OSFI Drafts Advisory to Create New Tier 1 Capital

The Office of the Superintendent of Financial Institutions has released a Draft Advisory envisaging a new type of Tier 1 Capital that may be considered to be slightly senior to preferred shares.

Key provisions under this advisory are:

  • innovative instruments issued to the public can now include securities which mature in 99 years. These, however, will be subject to straight-line amortization for regulatory capital purposes beginning 10 years prior to maturity.
  • An innovative instrument is now permitted to be “share cumulative” where deferred cash coupons on the inter-company instrument issued by the FRE to the SPV become payable in directly issued perpetual preferred shares of the FRE, subject to the following requirements:
    • Coupons on the innovative instrument can be deferred at any time, at the FRE management’s complete discretion, with no limit on the duration of the deferral, apart
      from the maturity of the instrument.
    • The preferred shares issued by the FRE to the SPV under the inter-company instrument may only be distributed by the SPV to the holders of the innovative instrument to pay for deferred coupons once the cash payments on the inter-company instrument are resumed.
    • The number of preferred shares to be distributed by the FRE to the SPV to effect payment of deferred coupons must be calculated by dividing the deferred cash coupon amount by the face amount of the preferred shares.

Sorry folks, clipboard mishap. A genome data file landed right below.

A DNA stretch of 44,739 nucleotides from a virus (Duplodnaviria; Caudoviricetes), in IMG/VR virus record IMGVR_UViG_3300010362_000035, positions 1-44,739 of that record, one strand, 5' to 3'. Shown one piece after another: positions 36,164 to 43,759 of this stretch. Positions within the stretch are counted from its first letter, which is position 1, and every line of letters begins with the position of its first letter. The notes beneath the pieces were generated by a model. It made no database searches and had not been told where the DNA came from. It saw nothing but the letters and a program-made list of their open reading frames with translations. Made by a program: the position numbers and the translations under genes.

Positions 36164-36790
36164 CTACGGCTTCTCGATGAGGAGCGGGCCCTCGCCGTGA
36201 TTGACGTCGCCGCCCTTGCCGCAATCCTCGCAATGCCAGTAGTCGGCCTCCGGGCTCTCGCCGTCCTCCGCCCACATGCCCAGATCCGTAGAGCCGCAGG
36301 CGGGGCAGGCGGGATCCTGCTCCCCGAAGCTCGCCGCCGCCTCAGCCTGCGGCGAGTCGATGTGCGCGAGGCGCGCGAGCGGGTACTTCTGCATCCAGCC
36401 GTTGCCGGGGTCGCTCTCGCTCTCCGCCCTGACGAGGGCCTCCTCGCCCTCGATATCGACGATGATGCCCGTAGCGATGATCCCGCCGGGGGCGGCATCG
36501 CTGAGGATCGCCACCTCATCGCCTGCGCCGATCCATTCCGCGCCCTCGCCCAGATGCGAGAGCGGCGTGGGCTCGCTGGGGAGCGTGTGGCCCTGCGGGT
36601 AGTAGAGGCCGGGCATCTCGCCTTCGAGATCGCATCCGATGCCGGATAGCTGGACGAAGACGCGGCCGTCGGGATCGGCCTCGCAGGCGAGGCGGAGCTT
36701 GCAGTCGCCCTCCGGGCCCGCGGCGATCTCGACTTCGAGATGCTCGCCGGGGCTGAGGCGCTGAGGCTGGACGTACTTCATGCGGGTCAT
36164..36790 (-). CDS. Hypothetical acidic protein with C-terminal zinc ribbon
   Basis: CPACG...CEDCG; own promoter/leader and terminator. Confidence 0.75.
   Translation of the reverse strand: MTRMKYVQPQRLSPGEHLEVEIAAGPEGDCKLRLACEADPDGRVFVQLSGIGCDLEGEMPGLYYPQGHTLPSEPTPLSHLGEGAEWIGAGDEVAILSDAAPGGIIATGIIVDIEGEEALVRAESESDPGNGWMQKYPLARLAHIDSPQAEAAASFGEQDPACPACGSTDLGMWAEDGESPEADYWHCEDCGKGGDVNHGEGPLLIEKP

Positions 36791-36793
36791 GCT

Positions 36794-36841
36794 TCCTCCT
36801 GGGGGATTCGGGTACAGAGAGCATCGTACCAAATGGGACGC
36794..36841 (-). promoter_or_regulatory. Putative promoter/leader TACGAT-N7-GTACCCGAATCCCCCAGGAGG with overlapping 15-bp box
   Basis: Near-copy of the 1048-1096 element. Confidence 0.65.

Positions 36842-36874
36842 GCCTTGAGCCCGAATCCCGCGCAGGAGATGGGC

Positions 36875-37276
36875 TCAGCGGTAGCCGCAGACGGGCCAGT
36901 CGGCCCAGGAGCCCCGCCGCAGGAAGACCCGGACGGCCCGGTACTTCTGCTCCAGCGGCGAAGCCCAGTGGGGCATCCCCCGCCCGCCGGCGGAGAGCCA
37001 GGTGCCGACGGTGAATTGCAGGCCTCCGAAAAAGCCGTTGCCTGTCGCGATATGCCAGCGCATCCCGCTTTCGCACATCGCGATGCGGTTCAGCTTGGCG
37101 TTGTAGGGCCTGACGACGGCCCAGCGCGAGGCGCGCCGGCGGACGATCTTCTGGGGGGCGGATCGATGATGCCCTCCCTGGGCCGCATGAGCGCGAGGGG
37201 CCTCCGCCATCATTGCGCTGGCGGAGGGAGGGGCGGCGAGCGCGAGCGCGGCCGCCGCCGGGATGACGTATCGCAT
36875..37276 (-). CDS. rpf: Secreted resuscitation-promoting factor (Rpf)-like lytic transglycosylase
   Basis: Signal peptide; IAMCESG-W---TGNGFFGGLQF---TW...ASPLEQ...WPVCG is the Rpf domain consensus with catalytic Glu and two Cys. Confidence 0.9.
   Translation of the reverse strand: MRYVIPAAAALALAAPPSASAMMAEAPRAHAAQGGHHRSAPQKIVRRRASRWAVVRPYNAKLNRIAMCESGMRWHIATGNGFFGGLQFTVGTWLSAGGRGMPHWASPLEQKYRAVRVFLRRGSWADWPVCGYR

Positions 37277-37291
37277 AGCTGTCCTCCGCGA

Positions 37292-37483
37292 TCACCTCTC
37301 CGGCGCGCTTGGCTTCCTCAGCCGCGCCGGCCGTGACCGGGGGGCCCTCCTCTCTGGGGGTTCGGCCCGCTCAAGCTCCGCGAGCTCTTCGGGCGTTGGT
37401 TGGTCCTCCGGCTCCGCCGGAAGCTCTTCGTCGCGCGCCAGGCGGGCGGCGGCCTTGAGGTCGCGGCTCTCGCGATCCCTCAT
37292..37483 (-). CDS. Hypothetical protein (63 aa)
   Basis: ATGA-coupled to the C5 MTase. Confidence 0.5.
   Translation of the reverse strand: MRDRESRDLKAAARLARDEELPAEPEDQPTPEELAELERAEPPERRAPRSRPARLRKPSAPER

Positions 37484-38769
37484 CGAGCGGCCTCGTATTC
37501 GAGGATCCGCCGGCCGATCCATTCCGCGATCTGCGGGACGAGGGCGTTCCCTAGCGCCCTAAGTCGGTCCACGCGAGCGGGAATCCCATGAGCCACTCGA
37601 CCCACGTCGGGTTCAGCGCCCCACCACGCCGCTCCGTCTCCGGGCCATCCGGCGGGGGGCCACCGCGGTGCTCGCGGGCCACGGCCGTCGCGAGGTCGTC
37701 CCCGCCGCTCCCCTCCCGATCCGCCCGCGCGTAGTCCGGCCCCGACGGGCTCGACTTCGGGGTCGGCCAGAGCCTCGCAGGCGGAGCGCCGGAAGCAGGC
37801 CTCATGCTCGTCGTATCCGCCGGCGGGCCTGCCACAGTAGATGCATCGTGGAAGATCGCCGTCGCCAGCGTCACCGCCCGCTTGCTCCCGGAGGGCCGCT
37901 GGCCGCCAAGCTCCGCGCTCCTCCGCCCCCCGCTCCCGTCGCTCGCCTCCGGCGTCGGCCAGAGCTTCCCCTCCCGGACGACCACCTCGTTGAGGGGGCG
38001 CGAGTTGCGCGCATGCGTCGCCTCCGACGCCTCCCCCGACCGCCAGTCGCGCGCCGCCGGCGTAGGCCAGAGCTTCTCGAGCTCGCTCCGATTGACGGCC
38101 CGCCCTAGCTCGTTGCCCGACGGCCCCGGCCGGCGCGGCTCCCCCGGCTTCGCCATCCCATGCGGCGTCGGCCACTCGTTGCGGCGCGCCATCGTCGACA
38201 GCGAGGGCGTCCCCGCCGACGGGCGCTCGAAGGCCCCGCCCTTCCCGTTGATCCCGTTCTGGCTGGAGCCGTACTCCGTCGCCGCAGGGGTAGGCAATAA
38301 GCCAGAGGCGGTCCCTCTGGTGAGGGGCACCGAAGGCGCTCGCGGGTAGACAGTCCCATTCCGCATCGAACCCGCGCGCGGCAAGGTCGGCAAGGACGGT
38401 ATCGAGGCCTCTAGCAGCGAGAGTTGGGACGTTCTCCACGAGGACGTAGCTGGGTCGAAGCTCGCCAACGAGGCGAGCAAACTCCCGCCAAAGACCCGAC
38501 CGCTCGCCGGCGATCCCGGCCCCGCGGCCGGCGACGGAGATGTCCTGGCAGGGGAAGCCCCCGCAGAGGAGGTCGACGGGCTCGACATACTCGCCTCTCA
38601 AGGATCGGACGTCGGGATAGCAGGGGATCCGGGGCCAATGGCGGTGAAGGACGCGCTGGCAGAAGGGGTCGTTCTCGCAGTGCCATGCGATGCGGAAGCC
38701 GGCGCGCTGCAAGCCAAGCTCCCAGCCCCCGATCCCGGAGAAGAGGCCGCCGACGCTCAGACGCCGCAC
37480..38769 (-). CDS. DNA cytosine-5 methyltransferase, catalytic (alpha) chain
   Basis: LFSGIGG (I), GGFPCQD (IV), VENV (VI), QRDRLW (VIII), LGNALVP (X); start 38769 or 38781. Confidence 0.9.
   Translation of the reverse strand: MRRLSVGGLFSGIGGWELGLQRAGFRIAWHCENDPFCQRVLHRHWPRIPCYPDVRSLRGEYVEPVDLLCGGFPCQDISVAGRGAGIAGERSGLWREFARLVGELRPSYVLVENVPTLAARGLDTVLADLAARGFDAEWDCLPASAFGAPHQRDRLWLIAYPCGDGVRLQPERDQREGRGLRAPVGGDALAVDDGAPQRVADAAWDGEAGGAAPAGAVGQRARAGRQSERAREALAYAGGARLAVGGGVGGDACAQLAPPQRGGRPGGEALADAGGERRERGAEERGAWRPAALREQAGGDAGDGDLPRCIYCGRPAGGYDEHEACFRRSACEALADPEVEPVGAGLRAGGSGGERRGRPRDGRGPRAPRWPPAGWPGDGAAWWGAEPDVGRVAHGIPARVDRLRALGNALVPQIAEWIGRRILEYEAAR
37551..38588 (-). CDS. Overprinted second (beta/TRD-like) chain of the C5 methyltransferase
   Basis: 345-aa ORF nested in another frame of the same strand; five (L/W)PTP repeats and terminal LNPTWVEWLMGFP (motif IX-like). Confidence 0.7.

• The credit spread imbedded in the dividend rate of the preferred shares must be determined based on market rates prevailing at the outset – i.e. upon original issuance of the innovative instrument.

Tier 1 Capital with a cumulative coupon? That’s innovative indeed!

The following eMail has been sent to OSFI:

I read the captioned notice with great interest.

i) Are any background papers available which would shed some light on the somewhat startling intention to allow cumulative payments on these new instruments?

ii) Innovative Tier 1 Capital has historically been marketted to the public as having an effective maturity equal to the step-up date. This creates a certain amount of reputational risk for the issuing bank which could lead to riskier decisions being made regarding refinancing at step-up; or, at the very least, to a presumed penalty rate being paid on capital following the step-up date at a time when it may be assumed the bank is experiencing difficulties. Why does the draft advisory not prohibit step-ups for these instruments? Why is there no allowance for partial amortization for regulatory capital purposes prior to any step-up?

iii) Will comment letters and OSFI discussion be published?

2 Responses to “OSFI Drafts Advisory to Create New Tier 1 Capital”

  1. […] would appear that the recent OSFI draft advisory on Tier 1 capital is – grudgingly – in accordance with the results of CEBS discussion, with respect […]

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